For what it’s worth, I made do with what I had. I’ll let you decide if the outfit made me Hepburn-esque enough to pass muster or not.

The Real Audrey Hepburn

My Version of Audrey Hepburn

She was beautiful, wasn’t she? I love the little touches, from the diamond tiara to the extravagant necklace to the cigarette holder. It’s the height of class, elegance, and grace.

Perhaps one of the best parts of her attire was her ability to accentuate the right assets. I know I’ve ranted about modesty before, but I have to admit that Audrey Hepburn puts most of the mavens of today’s underdressed, anorexic society to shame. And she exudes mystery to boot.

I’m biased, but I think she’s beautiful.

So in comparison, we have my version of the Hepburn do. I had my mother help with my hair, and while it has the annoying tendency of not staying in place, today it did quite well.

You’ll notice I even got the black elbow-length gloves and the classic large sunglasses; though I already had that pair.

I had a lot of fun putting together my Audrey Hepburn look, and Lucille was thrilled with the effect. I did get told that I was only hanging out with my mother’s friends because they made me look good, but it was all in good fun.

My Hepburn Impression

So what do you think? Do I make a passable imitation of the classic?

Ah, and I also wanted to mention that I’m doing research for my novel. (This does tie-in, I promise.) I picked my way through Borders the other evening and found myself in the YA section. It’s a little appalling how many vampire fiction stories are out there now. I blame Stephenie Meyer.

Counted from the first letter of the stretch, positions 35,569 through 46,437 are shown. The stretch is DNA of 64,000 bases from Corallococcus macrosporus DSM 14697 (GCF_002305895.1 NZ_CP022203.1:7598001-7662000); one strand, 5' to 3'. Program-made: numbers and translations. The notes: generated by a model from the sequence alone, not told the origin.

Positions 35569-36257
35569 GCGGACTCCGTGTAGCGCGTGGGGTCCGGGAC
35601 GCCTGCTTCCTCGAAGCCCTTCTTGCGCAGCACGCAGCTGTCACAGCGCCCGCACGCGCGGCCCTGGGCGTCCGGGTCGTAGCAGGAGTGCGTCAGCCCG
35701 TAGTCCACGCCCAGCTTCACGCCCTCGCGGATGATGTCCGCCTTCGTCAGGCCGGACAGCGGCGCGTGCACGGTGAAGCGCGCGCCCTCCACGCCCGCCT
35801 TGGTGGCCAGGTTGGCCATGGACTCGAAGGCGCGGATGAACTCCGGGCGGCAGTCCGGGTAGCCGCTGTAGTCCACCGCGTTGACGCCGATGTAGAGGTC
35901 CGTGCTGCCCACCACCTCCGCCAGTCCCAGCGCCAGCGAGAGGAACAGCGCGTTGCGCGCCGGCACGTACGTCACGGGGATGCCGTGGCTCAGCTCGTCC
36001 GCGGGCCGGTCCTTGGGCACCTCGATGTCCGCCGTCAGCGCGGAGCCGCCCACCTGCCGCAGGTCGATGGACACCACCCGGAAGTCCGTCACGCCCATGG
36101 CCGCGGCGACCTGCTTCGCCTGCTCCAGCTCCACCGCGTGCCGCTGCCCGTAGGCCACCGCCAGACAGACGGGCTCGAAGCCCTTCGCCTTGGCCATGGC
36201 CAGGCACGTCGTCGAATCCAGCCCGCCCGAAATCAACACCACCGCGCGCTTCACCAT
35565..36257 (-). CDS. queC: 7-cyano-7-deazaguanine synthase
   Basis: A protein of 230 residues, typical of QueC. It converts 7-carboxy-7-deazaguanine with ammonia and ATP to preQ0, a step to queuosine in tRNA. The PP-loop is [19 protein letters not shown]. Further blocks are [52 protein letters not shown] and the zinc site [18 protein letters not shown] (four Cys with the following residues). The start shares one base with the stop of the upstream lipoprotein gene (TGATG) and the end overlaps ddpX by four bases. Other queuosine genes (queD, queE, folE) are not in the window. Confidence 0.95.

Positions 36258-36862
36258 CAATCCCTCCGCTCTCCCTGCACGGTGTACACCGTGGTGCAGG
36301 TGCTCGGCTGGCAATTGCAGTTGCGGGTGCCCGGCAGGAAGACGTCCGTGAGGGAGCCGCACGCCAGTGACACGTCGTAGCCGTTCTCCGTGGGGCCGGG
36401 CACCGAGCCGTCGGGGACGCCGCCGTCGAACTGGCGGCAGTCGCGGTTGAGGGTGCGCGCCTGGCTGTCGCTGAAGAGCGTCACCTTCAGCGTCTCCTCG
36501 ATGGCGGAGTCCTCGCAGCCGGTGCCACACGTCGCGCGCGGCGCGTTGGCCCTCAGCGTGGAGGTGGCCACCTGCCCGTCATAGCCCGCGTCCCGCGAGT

Even so, I did find a bit of historical fiction that was too much to resist. It’s a series by an author I haven’t heard of, and it starts with the novel The Luxe. Anna Godbersen’s first novel is a tale of 1899 high society ladies and the intrigue their affairs spark. I’d seen it before but didn’t think much of it till I started to look at it again the other day. My love of historical fiction is simply too much to resist sometimes, so I purchased the first novel.

I love high society even if I’m not a part of it. And The Luxe is full of all the things I’ve always been fascinated by: high class women marrying for money and prestige, young girls finding their way into shady situations with even seedier men, old biddies gossiping about the young whipper-snappers, and of course, the affairs these ladies have with men of all ages, classes, and backgrounds. So far it’s been an enjoyable read, and I’m already embroiled in the conflict of the main characters.

I said there was a tie-in. It’s vague, but it’s there. Audrey Hepburn is my definition of high class. She would have easily fit in as one of New York’s old-school debutantes. Perhaps she really was one; I don’t know.

Either way, that’s the post for the day. Let me know what you think about my Hepburn looks. I had a lot of fun today. What did you do for your Saturday?

-Rae-

P.S. If you want to see the full-size images of my Hepburn looks, click on the photos and then click on them again when the link pops up.

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Follow the Genre, Honey!

Posted on February 1, 2010. Filed under: Books, Fantasy, Teen Fiction, Vampire Fiction | Tags: , , , , , |

I admit; I’m not a published fiction author. I may write the occasional fanfic or short story in my free time. And, yes, I finished NaNoWriMo last year, so technically I’ve written at least 50,000 words of fiction.

But since I’m not actually published, I’ll just go ahead and admit to not being the expert. However, I’ve read a lot over the course of my 23 years, and I’d say that gives me some power to express my opinion, whether people like it or not. Of course, I’m also fairly diplomatic. So I’ll just start by saying that I refuse to bash or rant on any book unfairly. Most likely I’ll just point out discrepancies and leave it at that.